God First.

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                 Dr. Abdulai pictured with one of his patients.

 

Would you offer absolutely free medical services, shelter and food for the poor and mentally estranged? 

Honestly, I don’t think most of us could– or would. Think about not expecting any–and I mean ANY– sort of monetary compensation for your services. Think about the operation costs of your establishment? How will you pay your staff? Feed your patients and maintain the land? How will you support yourself and your family?

 

Well, David Abdulai is a man with a heart of gold. This man sees past all of these questions and relies first and foremost in God. The strength of his relationship with God manifests in his work and his reputation as a brilliant, humble and selfless man. When asked how he treats his mentally ill patients, Dr. Abdulai looked at the students sitting in front of him and said, “With love.” 

I know there may have been some skeptics around us who were thinking, no drugs? no psychologist on board? But Dr. Abdulai was there to show us that he is a testimony to his own virtue of love and faith. 

A woman, whose name I cannot remember, walks into the open structure where Dr. Abdulai is lecturing us on his work. Her clothes drape over her tiny frame, her one eye scans the room–smiling with rotten, decayed teeth at all the youthful, bright faces she sees. Although she doesn’t speak English, she opens her mouth to share stories of her own life. Dr. Abdulai translates all of her witty, spunky commentary and continues to laugh and engage with her. The air is made light, despite the tense burning sensation to find out where this woman came from and how is she managing?

The charismatic woman found her way to the clinic when Dr. Abdulai took her in. He said she did not like to wear clothes. She had sensory issues, and at times, she would use her fecal matter to draw and write on the walls. The woman also would not open up and Dr. Abdulai found it difficult to communicate with her. According to him, all that it took for her to get well was for him to show her that someone cared for her and her well-being. Without the administration of drugs or injections, Dr. Abdulai said it was love that cured this woman. 

She shuffled away from us and returned shortly with a new outfit on and a smile on her face. Not once did her smile dull.

Dr. Abdulai told us that some of his mentally ill patients wonder into the clinic. Others were delivered and a great majority were found and picked up by Doctor and his wife. “There was this one woman who suffered from AIDS, and she laid herself down–waiting to die,” Dr. Abdulai said. “I went over to her, picked her up and put her in my car.”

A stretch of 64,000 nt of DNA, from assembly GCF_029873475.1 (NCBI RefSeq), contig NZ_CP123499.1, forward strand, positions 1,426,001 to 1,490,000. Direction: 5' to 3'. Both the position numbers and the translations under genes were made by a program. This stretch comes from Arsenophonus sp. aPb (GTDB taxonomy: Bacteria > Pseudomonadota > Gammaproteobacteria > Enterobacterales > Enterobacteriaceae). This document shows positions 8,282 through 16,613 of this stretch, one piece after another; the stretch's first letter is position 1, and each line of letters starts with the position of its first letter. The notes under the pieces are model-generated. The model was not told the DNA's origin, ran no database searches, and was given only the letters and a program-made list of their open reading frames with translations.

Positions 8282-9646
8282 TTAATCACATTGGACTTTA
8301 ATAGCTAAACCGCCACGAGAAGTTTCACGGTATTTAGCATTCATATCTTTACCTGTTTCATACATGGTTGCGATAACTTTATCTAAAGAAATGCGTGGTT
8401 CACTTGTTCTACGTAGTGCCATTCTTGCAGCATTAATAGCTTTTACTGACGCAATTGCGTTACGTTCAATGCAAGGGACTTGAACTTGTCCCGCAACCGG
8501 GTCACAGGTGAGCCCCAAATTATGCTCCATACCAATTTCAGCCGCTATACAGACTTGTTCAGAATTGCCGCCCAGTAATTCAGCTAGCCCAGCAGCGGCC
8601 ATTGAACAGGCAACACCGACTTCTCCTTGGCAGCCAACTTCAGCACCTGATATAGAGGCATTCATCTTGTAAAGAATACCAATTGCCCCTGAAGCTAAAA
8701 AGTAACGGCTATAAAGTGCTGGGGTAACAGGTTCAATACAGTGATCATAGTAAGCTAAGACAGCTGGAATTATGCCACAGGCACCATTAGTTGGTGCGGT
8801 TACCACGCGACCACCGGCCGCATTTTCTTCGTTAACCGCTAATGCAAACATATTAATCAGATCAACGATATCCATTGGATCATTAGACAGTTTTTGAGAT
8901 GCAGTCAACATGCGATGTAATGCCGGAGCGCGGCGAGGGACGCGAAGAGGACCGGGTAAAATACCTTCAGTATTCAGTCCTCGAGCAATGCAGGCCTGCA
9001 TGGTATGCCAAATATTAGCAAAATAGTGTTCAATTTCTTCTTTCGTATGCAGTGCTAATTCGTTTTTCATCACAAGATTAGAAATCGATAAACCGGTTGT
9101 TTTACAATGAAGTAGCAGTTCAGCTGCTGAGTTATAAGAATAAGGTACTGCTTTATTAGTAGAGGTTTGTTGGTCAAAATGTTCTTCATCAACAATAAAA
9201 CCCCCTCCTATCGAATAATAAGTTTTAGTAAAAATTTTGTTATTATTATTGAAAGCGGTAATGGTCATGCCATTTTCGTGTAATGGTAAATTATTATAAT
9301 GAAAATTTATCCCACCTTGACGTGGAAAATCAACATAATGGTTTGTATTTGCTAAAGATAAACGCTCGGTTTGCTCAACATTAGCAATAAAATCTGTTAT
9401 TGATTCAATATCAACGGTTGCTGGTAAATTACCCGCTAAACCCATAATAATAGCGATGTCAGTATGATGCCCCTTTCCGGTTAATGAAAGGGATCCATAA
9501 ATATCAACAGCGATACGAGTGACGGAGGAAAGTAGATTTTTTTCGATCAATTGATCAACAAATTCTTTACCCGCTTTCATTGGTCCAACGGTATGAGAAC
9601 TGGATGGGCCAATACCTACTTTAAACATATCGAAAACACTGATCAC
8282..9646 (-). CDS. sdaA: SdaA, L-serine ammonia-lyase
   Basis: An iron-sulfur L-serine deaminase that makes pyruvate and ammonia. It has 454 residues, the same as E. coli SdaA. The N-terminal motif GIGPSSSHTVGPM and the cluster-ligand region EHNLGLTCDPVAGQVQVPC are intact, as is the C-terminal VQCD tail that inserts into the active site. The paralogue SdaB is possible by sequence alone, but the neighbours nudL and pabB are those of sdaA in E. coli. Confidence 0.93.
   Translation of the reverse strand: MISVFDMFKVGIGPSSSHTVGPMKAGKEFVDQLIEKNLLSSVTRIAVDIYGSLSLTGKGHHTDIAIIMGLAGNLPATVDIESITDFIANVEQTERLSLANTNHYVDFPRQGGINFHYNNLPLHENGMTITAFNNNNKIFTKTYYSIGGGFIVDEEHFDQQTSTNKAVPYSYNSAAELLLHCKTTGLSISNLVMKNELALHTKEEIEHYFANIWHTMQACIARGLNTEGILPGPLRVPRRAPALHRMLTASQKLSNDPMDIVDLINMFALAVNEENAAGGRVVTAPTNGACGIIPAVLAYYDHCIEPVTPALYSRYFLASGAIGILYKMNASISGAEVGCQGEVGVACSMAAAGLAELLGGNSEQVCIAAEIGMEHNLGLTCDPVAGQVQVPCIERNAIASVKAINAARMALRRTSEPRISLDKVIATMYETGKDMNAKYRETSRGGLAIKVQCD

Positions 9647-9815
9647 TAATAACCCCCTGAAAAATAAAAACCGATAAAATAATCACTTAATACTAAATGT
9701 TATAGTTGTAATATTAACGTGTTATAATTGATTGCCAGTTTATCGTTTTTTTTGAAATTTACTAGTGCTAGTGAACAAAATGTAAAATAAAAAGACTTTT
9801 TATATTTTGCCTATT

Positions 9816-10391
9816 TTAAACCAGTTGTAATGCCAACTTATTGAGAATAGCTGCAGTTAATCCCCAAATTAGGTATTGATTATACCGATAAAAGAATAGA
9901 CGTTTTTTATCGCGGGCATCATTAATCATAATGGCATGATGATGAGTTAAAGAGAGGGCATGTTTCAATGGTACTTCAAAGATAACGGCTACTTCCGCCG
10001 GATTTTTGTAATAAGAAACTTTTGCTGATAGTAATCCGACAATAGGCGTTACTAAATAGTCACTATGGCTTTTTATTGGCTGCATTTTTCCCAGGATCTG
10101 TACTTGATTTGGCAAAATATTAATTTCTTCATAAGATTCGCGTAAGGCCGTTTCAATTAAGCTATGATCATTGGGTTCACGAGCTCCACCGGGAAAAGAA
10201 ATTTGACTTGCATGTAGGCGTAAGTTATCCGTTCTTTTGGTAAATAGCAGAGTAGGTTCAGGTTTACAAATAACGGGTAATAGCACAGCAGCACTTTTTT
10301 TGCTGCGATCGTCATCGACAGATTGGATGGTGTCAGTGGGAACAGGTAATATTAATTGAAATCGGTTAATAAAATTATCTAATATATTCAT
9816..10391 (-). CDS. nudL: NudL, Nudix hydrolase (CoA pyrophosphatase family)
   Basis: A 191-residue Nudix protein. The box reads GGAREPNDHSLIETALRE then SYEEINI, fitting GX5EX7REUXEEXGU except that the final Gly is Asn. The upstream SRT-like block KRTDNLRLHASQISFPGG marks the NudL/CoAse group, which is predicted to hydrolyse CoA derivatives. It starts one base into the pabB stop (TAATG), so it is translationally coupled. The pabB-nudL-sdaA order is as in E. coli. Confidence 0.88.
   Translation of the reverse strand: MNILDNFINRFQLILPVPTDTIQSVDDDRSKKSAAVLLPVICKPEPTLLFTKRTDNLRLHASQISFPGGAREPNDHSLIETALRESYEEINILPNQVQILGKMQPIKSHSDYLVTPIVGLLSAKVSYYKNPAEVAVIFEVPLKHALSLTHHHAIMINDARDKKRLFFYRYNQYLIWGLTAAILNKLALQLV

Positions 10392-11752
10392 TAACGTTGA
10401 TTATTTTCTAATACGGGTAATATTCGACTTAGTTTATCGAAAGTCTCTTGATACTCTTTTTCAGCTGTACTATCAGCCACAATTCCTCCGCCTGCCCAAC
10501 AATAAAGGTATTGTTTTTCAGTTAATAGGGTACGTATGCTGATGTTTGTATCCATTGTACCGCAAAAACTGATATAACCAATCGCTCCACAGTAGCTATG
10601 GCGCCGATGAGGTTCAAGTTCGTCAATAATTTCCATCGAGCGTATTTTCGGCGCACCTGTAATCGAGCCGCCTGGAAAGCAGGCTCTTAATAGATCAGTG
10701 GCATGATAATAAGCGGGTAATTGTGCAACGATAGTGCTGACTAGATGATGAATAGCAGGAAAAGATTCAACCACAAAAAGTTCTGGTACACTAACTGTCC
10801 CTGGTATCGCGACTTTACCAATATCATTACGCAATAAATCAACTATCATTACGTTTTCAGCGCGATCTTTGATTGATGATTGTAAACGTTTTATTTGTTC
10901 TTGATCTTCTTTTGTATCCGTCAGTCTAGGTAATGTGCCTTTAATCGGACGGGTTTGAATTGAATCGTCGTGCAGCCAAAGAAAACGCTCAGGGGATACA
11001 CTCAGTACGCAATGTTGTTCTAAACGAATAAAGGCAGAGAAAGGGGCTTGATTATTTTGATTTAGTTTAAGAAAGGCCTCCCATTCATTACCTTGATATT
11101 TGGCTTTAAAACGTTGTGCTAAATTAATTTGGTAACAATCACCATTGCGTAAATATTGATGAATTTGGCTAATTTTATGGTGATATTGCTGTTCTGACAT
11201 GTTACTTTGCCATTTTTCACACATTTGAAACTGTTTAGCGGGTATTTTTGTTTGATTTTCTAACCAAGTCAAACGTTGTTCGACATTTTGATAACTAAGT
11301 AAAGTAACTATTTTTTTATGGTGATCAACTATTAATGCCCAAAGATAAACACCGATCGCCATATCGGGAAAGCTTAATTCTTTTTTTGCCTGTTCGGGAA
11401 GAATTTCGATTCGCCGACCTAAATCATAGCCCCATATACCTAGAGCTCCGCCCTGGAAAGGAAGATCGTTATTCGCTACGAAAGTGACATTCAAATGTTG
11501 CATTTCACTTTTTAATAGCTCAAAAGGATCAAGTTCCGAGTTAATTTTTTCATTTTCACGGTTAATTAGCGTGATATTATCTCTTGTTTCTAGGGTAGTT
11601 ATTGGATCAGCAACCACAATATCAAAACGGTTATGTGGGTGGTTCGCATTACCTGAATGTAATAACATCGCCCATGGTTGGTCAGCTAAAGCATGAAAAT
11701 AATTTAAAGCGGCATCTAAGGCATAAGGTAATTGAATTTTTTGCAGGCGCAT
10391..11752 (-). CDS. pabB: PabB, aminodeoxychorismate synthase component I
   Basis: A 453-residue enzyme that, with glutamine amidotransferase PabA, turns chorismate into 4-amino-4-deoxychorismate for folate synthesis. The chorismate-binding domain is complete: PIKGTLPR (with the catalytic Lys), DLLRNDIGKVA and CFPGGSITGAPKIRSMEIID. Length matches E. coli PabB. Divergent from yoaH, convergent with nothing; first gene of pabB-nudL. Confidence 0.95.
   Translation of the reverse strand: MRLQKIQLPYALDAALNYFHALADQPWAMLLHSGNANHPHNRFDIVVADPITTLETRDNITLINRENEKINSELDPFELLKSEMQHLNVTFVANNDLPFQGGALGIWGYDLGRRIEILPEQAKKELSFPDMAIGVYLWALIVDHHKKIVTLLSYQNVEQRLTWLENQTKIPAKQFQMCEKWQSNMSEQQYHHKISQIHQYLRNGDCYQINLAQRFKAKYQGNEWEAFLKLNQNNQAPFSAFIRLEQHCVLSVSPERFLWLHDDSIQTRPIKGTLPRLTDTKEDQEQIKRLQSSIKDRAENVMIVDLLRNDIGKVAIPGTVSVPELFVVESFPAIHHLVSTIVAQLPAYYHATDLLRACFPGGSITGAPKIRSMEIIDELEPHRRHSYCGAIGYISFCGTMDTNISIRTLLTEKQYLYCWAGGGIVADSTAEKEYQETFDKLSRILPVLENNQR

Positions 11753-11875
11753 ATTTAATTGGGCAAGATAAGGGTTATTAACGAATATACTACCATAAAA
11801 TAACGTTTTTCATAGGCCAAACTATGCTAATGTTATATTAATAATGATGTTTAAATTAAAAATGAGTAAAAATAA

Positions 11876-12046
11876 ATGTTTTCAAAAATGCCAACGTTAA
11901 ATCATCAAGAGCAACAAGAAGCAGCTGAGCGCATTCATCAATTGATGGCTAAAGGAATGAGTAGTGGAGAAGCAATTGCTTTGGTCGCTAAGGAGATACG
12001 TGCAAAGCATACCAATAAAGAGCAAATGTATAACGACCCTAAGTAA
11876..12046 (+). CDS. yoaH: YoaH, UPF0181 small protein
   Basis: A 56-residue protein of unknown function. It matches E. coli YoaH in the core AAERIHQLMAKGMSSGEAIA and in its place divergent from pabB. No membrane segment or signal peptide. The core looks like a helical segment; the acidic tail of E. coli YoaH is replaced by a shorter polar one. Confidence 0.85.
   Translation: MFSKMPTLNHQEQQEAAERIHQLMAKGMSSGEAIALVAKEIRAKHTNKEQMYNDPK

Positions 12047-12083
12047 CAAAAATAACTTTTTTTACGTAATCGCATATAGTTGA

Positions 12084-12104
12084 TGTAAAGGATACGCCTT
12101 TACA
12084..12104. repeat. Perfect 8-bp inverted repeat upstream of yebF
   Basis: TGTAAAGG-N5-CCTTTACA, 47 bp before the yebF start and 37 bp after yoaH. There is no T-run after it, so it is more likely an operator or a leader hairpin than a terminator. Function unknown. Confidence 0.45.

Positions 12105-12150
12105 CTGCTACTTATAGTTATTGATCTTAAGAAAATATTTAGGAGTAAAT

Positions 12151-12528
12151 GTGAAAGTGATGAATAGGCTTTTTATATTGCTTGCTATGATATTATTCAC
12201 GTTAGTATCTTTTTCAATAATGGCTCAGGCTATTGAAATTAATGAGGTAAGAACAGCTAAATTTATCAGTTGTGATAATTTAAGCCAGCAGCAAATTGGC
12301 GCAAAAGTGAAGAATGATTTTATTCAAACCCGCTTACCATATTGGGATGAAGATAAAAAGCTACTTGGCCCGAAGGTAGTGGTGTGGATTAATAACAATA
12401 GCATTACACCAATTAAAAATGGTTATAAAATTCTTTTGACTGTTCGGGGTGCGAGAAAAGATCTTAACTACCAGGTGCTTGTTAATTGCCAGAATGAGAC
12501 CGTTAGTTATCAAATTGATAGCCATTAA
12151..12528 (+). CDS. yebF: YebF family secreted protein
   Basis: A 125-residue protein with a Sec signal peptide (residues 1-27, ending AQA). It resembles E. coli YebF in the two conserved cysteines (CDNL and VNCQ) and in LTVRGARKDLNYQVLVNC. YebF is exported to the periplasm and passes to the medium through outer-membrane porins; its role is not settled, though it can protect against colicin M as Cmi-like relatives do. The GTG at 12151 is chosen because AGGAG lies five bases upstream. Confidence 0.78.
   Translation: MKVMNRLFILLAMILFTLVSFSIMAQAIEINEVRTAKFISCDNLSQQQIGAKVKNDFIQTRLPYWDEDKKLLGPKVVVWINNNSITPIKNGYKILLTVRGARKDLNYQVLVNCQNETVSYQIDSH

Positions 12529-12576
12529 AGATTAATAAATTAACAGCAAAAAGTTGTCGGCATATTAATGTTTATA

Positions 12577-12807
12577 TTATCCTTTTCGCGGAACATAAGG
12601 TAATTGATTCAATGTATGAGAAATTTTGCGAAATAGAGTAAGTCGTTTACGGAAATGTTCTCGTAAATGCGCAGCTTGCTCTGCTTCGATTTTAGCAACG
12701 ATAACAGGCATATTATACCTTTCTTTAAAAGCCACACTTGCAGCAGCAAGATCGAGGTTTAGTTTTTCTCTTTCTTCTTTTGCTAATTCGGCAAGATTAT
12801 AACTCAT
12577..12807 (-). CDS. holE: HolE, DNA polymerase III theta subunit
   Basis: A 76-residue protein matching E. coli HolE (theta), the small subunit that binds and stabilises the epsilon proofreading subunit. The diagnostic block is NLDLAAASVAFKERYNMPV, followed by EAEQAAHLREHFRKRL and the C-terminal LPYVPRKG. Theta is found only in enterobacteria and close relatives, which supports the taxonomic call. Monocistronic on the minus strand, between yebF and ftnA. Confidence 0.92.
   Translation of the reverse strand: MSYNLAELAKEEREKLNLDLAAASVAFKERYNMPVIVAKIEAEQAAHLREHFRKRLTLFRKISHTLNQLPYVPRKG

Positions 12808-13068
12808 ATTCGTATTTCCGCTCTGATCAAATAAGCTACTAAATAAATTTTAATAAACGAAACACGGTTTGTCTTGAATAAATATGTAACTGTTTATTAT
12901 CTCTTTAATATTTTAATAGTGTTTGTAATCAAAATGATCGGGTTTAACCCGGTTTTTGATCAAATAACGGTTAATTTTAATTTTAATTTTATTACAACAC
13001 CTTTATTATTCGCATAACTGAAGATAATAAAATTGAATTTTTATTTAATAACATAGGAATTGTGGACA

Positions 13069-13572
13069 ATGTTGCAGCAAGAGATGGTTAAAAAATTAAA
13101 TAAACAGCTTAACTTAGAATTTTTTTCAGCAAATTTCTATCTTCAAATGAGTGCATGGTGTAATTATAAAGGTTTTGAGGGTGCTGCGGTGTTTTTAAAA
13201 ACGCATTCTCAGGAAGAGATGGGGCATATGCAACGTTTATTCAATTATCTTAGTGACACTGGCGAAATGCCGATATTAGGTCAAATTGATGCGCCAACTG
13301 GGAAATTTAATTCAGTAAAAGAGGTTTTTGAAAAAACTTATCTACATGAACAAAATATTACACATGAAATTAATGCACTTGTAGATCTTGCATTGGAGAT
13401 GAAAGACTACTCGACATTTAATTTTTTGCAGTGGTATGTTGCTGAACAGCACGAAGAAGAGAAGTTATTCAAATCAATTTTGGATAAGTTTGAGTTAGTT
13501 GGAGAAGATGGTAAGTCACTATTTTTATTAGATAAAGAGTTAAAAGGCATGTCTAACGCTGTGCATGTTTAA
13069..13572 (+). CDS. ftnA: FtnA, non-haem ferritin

Many of his patients are unwanted and destitute, with no family or friends. A widowed woman dedicated her entire life to her husband. She cooked, cleaned and looked after him  until he died. However, she was blind and when he died, not only did she lose a friend and lover, but also a sense of worth and purpose. Doctor took her in and she stays on the compound.

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          Dr. Abdulai speaking to the widowed, blind woman

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                     Post operative patients waiting for Dr. Abdulai

Dr. Abdulai is no stranger to poverty and illness himself. Growing up, his mother was a beggar and his father was a leper. He had basically nothing and he was the only survivor of his parent’s children. It was through his schooling and the opportunities and mentors he gained that allowed him to continue his education and become a doctor. Seeing the inconsistencies in the health care system in Ghana– and more specifically in Tamale– Dr. Abdulai decided that his passion as a medical practitioner coupled with his desire to help the helpless was greater than the compensation and the popularity he received. 

His clinic operates strictly on donations. He is the only practitioner in the clinic, but at times there are doctors who come and volunteer their time and services to Dr. Abdulai’s cause. When we were there, two German doctors had came in for two weeks as volunteers. Other staff members operate as volunteers. The buildings were all donated. Even the land on which he operates was donated to him. Medical supplies, drugs, everything: donated.

There is a sign in the clinic that reads:

Services at this clinic are aimed primarily at the poor and destitute, purely for the love of God and neighbour and are absolutely free. We depend unconditionally on divine providence.

And surely, this is all that it takes for this clinic to make a difference in the lives of those who society has ostracized. 

 

 

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